Second Livestock helps raise chickens in a virtual world

By Elise Gabriele,

Austin Stewart, assistant professor at Iowa State University, came up with the idea of allowing chickens to live a virtual free range life, before being killed for food.

According to Vox Media, the virtual world that Stewart has proposed is called Second Livestock. The chickens would wear virtual reality goggles that would allow them to see themselves in a virtually free range environment.

Second Livestock is dubbed a “virtually reality-enabled, massively multiplayer online games for chickens.” In the virtual world, the chickens would see water sources and little bugs crawling around that would be mapped to where their actual food and water sources are in their cage. This allows the chickens to actually bend down and eat and drink where they see the food and water.

The theory behind Stewart’s “Virtual Free Range” living eliminates the need for the physical space required for free-range livestock.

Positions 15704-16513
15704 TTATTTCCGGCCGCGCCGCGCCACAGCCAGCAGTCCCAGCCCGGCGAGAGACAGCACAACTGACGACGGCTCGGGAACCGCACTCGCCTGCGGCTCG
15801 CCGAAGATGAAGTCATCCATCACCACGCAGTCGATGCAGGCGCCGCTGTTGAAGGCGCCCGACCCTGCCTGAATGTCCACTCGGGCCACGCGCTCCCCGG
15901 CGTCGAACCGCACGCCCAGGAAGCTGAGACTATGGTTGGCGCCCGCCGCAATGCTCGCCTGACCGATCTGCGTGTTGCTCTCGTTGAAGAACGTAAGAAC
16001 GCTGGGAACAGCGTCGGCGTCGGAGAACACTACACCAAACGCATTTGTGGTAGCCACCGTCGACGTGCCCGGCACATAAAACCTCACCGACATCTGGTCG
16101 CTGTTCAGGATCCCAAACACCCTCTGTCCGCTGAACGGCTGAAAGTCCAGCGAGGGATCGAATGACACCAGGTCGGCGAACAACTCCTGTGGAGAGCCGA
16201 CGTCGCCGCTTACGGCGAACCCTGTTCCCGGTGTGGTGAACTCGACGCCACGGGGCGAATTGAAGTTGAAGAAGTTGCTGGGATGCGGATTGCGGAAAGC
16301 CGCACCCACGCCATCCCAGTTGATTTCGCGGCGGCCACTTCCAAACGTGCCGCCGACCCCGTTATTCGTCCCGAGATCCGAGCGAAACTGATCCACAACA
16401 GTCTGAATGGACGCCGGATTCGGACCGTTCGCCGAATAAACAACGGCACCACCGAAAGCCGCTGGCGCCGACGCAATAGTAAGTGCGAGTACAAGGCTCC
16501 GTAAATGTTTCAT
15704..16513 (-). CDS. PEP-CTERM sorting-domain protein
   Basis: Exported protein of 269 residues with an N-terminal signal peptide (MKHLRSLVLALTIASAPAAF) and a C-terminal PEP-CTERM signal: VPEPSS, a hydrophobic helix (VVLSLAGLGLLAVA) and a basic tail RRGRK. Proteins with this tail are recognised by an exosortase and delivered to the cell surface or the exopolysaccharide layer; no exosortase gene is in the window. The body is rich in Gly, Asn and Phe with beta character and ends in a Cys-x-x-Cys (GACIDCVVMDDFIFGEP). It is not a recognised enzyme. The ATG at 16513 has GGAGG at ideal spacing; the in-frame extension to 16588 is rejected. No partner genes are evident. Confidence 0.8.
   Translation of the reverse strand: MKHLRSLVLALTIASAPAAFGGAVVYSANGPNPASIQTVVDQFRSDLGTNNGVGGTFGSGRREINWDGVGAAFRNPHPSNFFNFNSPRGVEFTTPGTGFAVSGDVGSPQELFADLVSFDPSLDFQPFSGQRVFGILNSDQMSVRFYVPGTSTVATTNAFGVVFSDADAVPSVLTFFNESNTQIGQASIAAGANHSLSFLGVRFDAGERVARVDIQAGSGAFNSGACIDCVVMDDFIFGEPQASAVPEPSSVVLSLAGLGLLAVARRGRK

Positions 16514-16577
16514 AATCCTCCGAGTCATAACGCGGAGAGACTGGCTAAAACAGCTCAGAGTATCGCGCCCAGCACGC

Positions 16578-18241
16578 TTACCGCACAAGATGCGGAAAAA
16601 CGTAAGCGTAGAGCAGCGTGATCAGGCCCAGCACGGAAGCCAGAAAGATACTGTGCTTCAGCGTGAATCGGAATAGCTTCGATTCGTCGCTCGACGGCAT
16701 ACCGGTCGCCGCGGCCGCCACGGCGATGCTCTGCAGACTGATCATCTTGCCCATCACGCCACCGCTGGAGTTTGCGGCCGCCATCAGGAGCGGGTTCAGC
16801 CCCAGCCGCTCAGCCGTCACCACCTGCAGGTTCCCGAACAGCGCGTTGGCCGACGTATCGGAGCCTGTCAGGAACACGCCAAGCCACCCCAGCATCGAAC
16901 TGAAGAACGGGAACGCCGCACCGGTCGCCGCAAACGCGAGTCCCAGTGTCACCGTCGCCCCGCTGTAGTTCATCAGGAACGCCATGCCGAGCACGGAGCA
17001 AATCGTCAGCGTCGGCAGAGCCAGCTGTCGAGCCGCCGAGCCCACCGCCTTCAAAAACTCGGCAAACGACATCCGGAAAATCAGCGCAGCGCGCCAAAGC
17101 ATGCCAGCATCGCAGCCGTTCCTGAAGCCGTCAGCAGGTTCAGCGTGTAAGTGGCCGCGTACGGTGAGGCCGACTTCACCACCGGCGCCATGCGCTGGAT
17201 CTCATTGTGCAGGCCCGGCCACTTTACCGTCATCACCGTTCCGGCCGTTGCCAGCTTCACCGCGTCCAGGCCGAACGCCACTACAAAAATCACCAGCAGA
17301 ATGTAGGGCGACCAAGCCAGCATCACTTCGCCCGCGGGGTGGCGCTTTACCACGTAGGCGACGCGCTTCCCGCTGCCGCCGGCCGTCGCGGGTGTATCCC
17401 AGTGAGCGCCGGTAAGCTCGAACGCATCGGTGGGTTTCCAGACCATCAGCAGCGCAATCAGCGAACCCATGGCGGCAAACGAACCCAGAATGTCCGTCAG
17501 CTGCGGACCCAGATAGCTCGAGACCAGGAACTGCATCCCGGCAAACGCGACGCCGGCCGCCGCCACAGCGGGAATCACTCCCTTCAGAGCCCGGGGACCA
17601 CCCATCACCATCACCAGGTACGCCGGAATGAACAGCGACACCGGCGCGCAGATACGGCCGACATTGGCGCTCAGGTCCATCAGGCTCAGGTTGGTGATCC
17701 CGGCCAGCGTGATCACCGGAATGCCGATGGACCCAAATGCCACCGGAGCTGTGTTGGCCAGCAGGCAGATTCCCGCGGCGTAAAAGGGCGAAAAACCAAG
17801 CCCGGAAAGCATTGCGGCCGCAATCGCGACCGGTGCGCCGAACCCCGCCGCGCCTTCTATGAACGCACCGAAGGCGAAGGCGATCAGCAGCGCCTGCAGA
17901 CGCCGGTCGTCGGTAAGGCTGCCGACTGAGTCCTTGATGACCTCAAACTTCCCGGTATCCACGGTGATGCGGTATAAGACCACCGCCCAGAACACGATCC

Vox reported that Stewart got the initial idea for Second Livestock when Michael Mercil, chair of the department of art at Ohio State, mentioned to him that free range living can be stressful and dangerous for the chickens.

"There's research suggesting that free range chickens show all the signs of having a stressful life," Stewart told Vox. "They have more broken bones, they get broken legs, etc., whereas birds raised in little boxes don't have those indicators of stress. And who's to say which is better?"

“‘Virtual Free Range’ gives livestock the experience of free range life while in the safe confines of our facility,” Second Livestock states on its site. “[It] combines the physical and psychological benefits of free range with the safety and security of conventional agriculture. Chickens are free to roam, socialize and 'eat' virtual food, which appear in the virtual world where their real food trays are located.”

Stewart explained to Vox that he envisions as a social experience between real chickens rather than as a game involving robots pretending to be chickens.

“Maybe the farmer could disguise himself as a chicken to check on his flock, but there would be no non-player characters,” Stewart said. “They'd be real chickens, because the facilities are all networked together, and they'd be in the same virtual world, and they'd have microphones.”

Not to mention, virtual free range could be cheaper for farmers because there will be less risk of injury or death.

“You don't have the loss you do when you farm free range chickens,” Stewart explained. “You'd be harvesting a significantly higher number of chickens.”

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